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 You are in: Special Report: 1998: 10/98: Truth and Reconciliation  
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EDITIONS
Truth and Reconciliation Friday, 30 October, 1998, 09:18 GMT
TRC: The facts
truth commision
Over 21,000 victims of apartheid have given testimony
The Truth and Reconciliation Commission (TRC) was established to investigate crimes committed during the apartheid era in South Africa.

The commission oversees three committees dealing with the following areas:

  • Human rights violations.

  • Reparations.

  • Amnesty.

The 1995 Promotion of National Unity and Reconciliation Act, which set up the commission, states that the commission's aims are to investigate and provide "as complete a picture as possible of the nature, causes and extent of gross violations of human rights".

Amnesty may be granted "to those who make full disclosure of all the relevant facts relating to acts associated with a political objective committed in the course of the conflicts of the past".

It is open to perpetrators from both sides of the apartheid divide. Applications have come from police, black militants, right-wing activists and others.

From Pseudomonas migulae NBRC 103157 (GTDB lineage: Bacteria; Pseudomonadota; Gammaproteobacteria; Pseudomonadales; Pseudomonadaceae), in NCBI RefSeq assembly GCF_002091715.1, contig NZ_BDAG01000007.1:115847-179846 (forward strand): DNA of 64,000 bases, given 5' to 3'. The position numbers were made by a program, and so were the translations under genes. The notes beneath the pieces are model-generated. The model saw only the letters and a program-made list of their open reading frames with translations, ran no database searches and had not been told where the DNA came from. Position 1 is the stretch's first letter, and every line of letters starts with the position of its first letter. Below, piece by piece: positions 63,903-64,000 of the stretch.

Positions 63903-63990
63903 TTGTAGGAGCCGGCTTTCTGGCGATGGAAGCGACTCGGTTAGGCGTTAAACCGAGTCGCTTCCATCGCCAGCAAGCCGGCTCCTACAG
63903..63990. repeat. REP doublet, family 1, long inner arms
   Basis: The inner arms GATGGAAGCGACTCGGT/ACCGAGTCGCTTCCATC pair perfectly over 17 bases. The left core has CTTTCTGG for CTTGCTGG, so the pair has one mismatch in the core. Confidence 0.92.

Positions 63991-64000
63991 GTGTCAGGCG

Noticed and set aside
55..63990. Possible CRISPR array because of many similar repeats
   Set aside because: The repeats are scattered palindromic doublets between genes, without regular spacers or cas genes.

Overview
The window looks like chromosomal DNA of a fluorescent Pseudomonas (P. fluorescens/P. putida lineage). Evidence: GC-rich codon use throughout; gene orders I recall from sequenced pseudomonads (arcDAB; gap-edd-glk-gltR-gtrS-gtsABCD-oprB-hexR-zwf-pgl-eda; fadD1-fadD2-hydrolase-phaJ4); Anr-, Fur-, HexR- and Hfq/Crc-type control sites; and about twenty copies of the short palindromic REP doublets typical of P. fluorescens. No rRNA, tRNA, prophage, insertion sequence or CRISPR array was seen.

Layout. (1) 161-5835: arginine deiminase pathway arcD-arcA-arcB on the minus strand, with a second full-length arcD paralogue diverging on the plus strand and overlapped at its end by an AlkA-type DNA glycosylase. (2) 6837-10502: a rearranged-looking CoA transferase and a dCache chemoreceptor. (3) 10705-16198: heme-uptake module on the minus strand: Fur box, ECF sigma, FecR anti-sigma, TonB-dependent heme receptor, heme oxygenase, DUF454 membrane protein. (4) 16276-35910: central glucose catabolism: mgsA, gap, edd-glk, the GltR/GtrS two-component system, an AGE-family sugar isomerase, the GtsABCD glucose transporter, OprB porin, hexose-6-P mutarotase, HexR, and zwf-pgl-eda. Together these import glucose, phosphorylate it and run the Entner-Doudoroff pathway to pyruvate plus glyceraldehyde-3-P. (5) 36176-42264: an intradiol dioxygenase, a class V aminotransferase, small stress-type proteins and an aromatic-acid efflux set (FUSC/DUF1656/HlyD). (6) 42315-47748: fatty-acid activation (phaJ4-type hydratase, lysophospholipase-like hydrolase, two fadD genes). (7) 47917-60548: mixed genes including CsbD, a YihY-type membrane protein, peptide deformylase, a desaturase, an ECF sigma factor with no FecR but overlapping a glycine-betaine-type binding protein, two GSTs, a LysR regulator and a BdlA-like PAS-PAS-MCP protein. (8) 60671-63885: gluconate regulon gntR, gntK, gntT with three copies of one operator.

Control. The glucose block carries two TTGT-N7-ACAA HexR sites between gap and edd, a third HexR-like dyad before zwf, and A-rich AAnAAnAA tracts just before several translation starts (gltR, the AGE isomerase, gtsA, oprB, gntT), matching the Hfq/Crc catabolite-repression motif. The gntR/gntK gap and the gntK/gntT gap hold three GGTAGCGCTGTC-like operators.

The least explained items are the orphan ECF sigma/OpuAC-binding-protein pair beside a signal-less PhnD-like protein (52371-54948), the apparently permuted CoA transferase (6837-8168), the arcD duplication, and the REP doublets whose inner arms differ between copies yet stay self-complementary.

Facts about the commission

  • The commission is concerned with activities that happened in the period from 1 March 1960 until 10 May 1994, the day of President Mandela's inauguration.

  • Chaired by Archbishop Desmond Tutu, hearings began in April 1996.

  • The commission has received over 7,000 applications for amnesty.

  • The TRC has rejected more than 4,500 of these applications, and has so far granted around 125 amnesties.

  • It has heard testimony from over 21,000 victims of apartheid.

The commission completed its work on 31 July 1998, except for ongoing amnesty investigations, which will continue until next June.

The publication of a 3,500 page report of findings in October 1998 marks the culimination of the commission's work.

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